As the Trump campaign tries to arrest its downward spiral in the 2020 presidential election, the president’s team is trotting out a new line of attack: that Joe Biden is a tool of Bernie Sanders and his fearsome band of socialists.
Never mind that Biden has spent more than 50 years in politics and soundly defeated Sanders in the Democratic primary. He is, the Trump camp would have Americans believe, really just a radical in moderate’s clothing.
It’s a strategy that’s as likely to succeed as the the campaign’s discarded salvos against “Sleepy Joe Biden” or “Joe Biden: China’s best friend.”
But it must be said that the Trump team’s latest attack contains an element of truth. Biden is not a socialist. He’s not a radical. But he is running on the most liberal policy platform of any Democratic candidate in modern American history. And if he wins the presidency, it could usher in a period of progressive victories unlike anything since the Great Society of the 1960s.
Yet, with the public focused on the coronavirus and the election becoming a referendum on Donald Trump, little attention is being paid to the progressive moment that might be right around the corner.
Take for example this rarely discussed but remarkable Biden proposal: raising taxes by $4 trillion. Virtually all of those higher taxes will be levied against the wealthiest Americans, and Biden says he wants to use the proceeds to address income inequality among other priorities. Not long ago, Republicans accused Democrats of wanting to raise taxes even when they didn’t. This year Biden is on the record about it and it’s barely talked about — even though a tax hike can be pushed though the Senate with a simple majority via the budget reconciliation process, making his sweeping campaign proposal a very attainable policy if the Democrats retake that chamber.
Yet this only scratches the surface of Biden’s plans. He also wants to lower the eligibility age of Medicare to 60 and create a public option as part of Obamacare — the latter an idea that some Senate Democrats so opposed a decade ago they threatened to join a filibuster against it. He is proposing to spend $2 trillion to fight climate change, with a plan that has been widely praised by environmental activists. He’s pushing a housing plan that would dramatically reduce childhood poverty, supports universal preschool, and is calling for an $8,000 child care tax credit. His “Build Back Better” plan aims to restart the US economy by investing $700 billion in US manufacturing and job creation — the largest such government investment since World War II.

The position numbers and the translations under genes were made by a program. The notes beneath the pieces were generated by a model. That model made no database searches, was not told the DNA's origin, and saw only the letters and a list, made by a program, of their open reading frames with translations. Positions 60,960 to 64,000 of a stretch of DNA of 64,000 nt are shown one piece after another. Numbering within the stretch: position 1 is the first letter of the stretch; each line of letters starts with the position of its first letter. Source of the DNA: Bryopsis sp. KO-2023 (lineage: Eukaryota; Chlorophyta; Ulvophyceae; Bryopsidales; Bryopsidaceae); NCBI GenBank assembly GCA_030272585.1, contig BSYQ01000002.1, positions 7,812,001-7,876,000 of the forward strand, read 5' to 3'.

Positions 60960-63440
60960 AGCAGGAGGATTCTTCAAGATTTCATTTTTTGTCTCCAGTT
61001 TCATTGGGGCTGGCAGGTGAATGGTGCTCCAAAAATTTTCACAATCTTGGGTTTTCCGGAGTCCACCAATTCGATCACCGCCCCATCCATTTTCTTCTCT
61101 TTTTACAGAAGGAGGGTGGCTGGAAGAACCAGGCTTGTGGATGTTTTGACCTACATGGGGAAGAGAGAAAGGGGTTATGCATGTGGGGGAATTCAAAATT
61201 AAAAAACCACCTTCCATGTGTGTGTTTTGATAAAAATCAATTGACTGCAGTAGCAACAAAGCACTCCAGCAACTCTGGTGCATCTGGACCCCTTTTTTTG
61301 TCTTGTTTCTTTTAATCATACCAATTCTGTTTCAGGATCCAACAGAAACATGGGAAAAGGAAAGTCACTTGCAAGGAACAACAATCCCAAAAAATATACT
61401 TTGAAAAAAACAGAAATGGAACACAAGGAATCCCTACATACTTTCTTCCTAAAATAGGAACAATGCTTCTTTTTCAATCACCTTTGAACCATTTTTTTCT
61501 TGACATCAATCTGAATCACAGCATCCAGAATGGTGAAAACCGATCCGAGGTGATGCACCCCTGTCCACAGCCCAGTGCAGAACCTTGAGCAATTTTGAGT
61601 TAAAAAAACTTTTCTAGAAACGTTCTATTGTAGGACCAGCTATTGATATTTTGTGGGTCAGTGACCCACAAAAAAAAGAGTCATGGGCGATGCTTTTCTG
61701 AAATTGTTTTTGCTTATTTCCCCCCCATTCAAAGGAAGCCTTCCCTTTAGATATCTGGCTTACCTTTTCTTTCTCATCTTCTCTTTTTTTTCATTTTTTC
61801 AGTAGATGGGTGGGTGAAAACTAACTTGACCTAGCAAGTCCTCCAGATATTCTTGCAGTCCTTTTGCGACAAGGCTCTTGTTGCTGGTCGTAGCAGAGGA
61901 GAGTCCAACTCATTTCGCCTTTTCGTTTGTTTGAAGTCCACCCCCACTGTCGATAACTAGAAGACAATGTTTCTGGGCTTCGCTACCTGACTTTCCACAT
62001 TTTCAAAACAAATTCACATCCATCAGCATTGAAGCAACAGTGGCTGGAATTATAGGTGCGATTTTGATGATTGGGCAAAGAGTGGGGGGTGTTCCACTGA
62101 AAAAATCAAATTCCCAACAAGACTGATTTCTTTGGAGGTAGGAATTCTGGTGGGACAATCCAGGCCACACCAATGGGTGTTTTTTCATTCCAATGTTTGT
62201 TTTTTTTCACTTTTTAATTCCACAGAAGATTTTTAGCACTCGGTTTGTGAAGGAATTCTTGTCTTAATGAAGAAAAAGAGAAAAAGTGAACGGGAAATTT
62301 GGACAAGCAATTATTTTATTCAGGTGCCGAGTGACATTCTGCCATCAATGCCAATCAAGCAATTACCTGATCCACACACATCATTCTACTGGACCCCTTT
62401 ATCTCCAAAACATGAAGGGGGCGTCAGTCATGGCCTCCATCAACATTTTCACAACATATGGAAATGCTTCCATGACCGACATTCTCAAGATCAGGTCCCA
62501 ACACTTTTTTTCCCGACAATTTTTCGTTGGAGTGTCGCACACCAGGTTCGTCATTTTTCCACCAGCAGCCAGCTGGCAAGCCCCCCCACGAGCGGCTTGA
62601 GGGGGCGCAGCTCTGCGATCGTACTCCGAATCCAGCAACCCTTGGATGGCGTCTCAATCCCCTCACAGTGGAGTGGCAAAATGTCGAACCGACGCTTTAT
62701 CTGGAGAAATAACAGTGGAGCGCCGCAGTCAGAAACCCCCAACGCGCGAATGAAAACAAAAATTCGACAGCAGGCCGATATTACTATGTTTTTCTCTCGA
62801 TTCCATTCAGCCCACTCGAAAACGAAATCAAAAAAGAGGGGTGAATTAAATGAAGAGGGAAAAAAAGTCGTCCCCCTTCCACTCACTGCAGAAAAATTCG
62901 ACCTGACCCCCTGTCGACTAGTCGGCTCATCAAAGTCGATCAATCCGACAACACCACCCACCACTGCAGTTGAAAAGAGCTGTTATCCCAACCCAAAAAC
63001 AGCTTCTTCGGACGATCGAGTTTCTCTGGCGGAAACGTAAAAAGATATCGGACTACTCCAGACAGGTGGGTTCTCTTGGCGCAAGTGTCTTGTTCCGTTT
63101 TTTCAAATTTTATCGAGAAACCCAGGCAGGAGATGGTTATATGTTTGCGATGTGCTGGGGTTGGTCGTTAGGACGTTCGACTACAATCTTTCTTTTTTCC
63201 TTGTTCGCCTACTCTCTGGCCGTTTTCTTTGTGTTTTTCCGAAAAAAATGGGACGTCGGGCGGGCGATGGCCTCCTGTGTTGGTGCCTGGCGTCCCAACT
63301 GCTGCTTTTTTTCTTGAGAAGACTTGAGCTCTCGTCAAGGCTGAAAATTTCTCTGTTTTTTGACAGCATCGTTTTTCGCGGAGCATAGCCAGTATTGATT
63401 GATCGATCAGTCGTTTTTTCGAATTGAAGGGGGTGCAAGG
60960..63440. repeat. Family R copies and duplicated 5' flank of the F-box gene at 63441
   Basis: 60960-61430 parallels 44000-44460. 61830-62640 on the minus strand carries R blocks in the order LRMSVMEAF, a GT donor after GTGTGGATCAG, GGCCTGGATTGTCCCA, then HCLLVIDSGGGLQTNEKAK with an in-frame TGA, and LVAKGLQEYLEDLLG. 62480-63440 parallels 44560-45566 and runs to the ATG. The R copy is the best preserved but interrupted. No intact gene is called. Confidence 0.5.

There’s also much to be made of what Biden is not saying. In the Democratic primaries he spoke frequently of wanting to work with Republicans to get legislation passed. Now he’s parroting the rhetoric of Senator Elizabeth Warren and calling for “systematic change.” In the past, deficit concerns got in the way of Democratic spending priorities. If Joe Biden is concerned about deficit spending, he’s keeping it pretty quiet. Indeed, in recent weeks Biden — a 36-year creature of the Senate — has hinted that he might support scrapping the filibuster, which is essential if Democrats have any hope of passing most of their agenda.
That’s just Biden. If Democrats win back control of the Senate and maintain their hold on the House, the Democratic congressional caucus would be, arguably, the most liberal in history. The forces pushing lawmakers to the left will be many: With an aging Biden likely to serve only one term, would-be 2024 Democratic presidential contenders will be trying to one-up each other with appeals to the party’s liberal base; Democratic senators, including the party’s Senate leader, Chuck Schumer, will likely be more worried about intra-party primary challenges from a restive left than anything the Republicans might muster; and there is an obvious need to think big in the wake of the coronavirus pandemic. Liberals might have lost the battle for the Democratic nomination, but they are poised to win the war.
There’s one more factor working in Biden’s favor — public support. In 1964, when Lyndon Johnson ran for president, he campaigned on the promise of the Great Society, which he pushed through after his landslide victory. But a close look at the ’64 polls suggests that many Americans were not fully supportive of LBJ’s ambitious plans, which contributed to the backlash against them. Today, polls show strong support for federal action on climate change, higher taxes on the rich, large investments in infrastructure, police reform, and strengthening Social Security and Medicaid.
If Biden wants to be “the most progressive president since FDR,” as Sanders recently suggested he could be, the stars could not be better aligned. The irony is that a candidate who won the Democratic nomination on a message of restoring the status quo may end up being the leader of a progressive revolution.
Michael A. Cohen’s column appears regularly in the Globe. Follow him on Twitter @speechboy71.